The Jindai-Odori Rain Dance – Part 2 | A Vivid Tradition Within The Lush Mountains



For over a thousand years, every summer a divine “rain dance” has been held deep in the mountains of Tokushima Prefecture’s Miyoshi City. Performed for the first time in 3 years on July 23rd in the hidden Iya Valley, this ancient ritual involves both young and old residents and is recognized as a Nationally Important Folk Culture Asset.

previous post>>The Jindai-Odori Rain Dance Part 1 | An Ancient Ritual of the Iya Valley

A secluded shrine atop a 1000m mountain

After an initial performance of the Jindai-Odori dance at the base of Zentoku village, the brightly costumed performers and attendants all got into vehicles and set off for the main shrine.

Like all villages in the Iya Valley, people historically lived up in the hillsides, so it is up here where the valley’s ancients shrines tend to be located. The Tenmangu Shrine was no exception, and a small spur road branched steeply up from the main road, which then wove its way up through the neighborhood.

Gaining over 600 meters in elevation, it took about 20 minutes to drive the several kilometers of sharp, narrow curves to reach the mountaintop shrine.  

Surrounded by thick forest, the 1033 meter high shrine held an atmosphere of veneration. Massive old-growth cedar trees stood guard around the perimeter, and the fresh, crisp air was noticeably cool despite it being mid-summer. And as the kaleidoscope of robed performers began to arrive, it felt as if I was stepping into a primordial realm.

The Plum Blossom Crest of Tenmangu Shrine

The first part of the event was a ceremony and blessing done at the Tenmangu Shrine. The shrine’s symbol is that of a multi-circle plum blossom, and similar plum markings adorned the costumes of the dancers. The plum blossom crest was that of the revered Sugawara-no Michizane, who was the originator of this dance 1100 years ago.

All the participants gathered in front of the shrine, and a Shinto priest chanted a prayer. This scene of costumed dancers assembled before this shrine, with heads bowed as they received a blessing, has probably changed very little over the previous twelve centuries. It was as if I was looking into the past.

Rhythms echo through the deep mountains

After the prayer ritual, the troupe moved over to an adjacent clearing within the dense forest to begin the dance. With a wail from a blown conch shell, the drums and gongs began their roaring cadence. 

In unison, the dancers moved together in a large circle. There were several different styles of performers, including girls in colorful streaming hats, boys wielding batons, a costumed lion character, and a symbolic sandal collector. 

Leading the congregation as they rotated were two masked men. One was dressed as a red-faced “tengu”, which is a mythical creature with exaggerated features and usually considered to be a type of protective spirit. The other was a scowling “tsuyuharai”, who is a “dew sweeper” and leads sacred processions in order to prepare the path for those who follow.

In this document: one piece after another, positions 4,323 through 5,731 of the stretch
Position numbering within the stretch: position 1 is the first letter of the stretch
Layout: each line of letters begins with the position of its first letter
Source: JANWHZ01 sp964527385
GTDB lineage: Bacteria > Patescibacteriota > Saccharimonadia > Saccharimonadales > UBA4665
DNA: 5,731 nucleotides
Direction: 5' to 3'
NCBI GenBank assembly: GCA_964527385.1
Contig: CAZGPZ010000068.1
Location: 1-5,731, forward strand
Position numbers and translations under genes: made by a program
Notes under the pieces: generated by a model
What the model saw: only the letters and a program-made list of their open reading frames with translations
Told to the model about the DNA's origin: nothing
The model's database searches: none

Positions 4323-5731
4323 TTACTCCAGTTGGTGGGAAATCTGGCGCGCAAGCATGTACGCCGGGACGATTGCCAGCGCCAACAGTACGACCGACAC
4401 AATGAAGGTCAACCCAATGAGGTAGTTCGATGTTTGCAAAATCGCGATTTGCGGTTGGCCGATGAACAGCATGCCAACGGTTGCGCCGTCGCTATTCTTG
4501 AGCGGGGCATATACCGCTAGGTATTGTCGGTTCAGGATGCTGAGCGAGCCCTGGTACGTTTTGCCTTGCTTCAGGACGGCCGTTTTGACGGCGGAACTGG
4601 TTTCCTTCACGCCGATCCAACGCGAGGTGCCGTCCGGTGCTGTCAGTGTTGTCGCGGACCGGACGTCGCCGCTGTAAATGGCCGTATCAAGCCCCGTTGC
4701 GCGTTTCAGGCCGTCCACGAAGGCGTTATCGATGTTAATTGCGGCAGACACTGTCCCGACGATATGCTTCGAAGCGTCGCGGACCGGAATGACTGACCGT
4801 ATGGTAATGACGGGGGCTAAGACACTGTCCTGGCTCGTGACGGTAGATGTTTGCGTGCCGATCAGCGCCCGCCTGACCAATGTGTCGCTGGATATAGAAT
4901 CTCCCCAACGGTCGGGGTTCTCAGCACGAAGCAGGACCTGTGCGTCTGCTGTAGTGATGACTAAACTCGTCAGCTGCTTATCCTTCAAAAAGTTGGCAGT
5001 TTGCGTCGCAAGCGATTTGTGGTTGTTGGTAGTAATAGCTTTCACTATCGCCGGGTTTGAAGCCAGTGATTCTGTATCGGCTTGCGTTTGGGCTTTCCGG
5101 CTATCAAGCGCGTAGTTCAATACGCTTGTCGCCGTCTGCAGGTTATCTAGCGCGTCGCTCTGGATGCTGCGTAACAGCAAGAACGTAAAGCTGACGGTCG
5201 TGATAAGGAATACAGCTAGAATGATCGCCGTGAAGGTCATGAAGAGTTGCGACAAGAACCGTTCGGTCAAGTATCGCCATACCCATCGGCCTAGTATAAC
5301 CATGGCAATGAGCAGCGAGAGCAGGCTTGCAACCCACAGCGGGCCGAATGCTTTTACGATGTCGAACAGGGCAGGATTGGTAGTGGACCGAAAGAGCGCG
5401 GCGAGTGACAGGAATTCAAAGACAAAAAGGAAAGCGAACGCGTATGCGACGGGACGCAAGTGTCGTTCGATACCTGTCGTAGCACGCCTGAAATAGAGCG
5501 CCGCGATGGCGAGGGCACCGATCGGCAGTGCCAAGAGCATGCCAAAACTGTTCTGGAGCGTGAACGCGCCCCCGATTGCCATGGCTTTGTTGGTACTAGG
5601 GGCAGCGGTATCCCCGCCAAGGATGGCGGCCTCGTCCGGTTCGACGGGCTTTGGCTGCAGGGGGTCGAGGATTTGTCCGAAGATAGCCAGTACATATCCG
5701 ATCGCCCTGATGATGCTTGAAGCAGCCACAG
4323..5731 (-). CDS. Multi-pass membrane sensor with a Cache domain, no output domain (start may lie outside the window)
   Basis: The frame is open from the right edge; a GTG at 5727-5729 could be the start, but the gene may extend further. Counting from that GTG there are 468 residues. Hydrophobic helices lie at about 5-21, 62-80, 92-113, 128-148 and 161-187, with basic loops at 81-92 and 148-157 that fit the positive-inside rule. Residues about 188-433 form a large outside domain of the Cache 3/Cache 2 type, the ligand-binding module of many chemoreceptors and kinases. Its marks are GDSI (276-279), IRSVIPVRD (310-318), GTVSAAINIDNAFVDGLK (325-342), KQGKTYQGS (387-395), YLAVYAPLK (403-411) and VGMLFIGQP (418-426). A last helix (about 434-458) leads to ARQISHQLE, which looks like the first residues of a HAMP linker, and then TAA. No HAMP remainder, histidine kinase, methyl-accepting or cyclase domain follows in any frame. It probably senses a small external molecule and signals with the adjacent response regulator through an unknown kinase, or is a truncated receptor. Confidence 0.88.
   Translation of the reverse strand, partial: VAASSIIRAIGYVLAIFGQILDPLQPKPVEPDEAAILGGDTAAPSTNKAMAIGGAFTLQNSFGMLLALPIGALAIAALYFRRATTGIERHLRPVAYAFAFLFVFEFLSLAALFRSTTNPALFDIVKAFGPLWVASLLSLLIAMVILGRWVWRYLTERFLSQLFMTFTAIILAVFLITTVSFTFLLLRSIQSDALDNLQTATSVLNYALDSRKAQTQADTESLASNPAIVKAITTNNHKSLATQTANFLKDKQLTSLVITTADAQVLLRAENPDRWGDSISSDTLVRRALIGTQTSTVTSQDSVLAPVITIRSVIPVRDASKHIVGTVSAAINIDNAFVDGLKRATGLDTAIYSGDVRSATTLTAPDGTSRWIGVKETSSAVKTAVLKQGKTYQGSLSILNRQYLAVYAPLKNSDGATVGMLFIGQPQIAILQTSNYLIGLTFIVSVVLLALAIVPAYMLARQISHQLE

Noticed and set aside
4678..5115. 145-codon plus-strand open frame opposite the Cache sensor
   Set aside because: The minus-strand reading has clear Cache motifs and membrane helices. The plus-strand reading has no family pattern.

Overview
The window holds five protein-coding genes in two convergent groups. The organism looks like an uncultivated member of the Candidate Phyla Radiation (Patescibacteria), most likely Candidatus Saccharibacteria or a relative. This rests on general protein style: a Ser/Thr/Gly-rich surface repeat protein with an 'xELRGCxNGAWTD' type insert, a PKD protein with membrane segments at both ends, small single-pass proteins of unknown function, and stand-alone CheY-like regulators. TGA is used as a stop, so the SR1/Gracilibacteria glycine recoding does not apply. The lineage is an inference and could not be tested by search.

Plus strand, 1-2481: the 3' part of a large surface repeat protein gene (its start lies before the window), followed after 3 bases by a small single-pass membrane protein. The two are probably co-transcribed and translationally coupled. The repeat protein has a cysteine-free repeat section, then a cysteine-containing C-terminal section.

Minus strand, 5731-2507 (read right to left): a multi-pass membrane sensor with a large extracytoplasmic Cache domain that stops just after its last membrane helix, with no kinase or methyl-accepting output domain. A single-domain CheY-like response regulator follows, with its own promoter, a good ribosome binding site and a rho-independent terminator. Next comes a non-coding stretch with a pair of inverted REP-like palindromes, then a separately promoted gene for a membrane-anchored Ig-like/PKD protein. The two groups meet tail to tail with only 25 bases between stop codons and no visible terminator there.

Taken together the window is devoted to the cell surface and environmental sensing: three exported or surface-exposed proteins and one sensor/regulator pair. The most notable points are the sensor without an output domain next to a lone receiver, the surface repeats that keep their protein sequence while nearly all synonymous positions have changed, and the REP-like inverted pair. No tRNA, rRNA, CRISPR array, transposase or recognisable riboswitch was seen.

Multiple songs were played and the movements changed with each. And throughout the whole ritual, whenever there was a pause in the beat, the dancers chanted in unison “Sorya!”, which is a type of Japanese mantra often uttered during rhythmic performances.

The eternal contrasts of the Jindai-Odori 

As the dancers rotated in their large circle amongst the towering cedar trees, the trance-like intensity was clearly felt by all who watched. The men and boys flailed their staffs as they powerfully jumped, while the women and girls more elegantly twisted and fluttered their fans in graceful synchronicity.

I remembered what one of the dancers told me earlier that morning down at the base of the village about the contrast of the colorful costumes upon the forest’s deep green landscape. Indeed, the lush surrounding made their movements all the more vivid.

As I watched on at this timeless spectacle, the thunder of drums reverberating through the silent forest, the technicolor robes upon the verdant backdrop, the secluded mountaintop location high above the village… it felt as if I was somewhere between heaven and earth. 

In Part 3 we find out more about this historic dance and the local people who make it happen.

next post>>The Jindai-Odori Rain Dance – Part 3 | Inheriting a Tradition of Nishi-Iya

The Nishi-Iya Jindai-Odori

Held annually on the 25th day of the 6th Lunar month according to the old Japanese calendar (aka Chinese calendar). In 2023, it will be August 11th. The costume preparation and initial performance takes place starting from about 8:00am at the bottom of Zentoku village in Nishi-Iya, not far from the main Kazurabashi Vine Bridge. At about 10:00am the main ritual and performance is held at the Zentoku Tenmangu Shrine at the top of the mountain. 

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(Text & Photos by: Shaun Lamzy)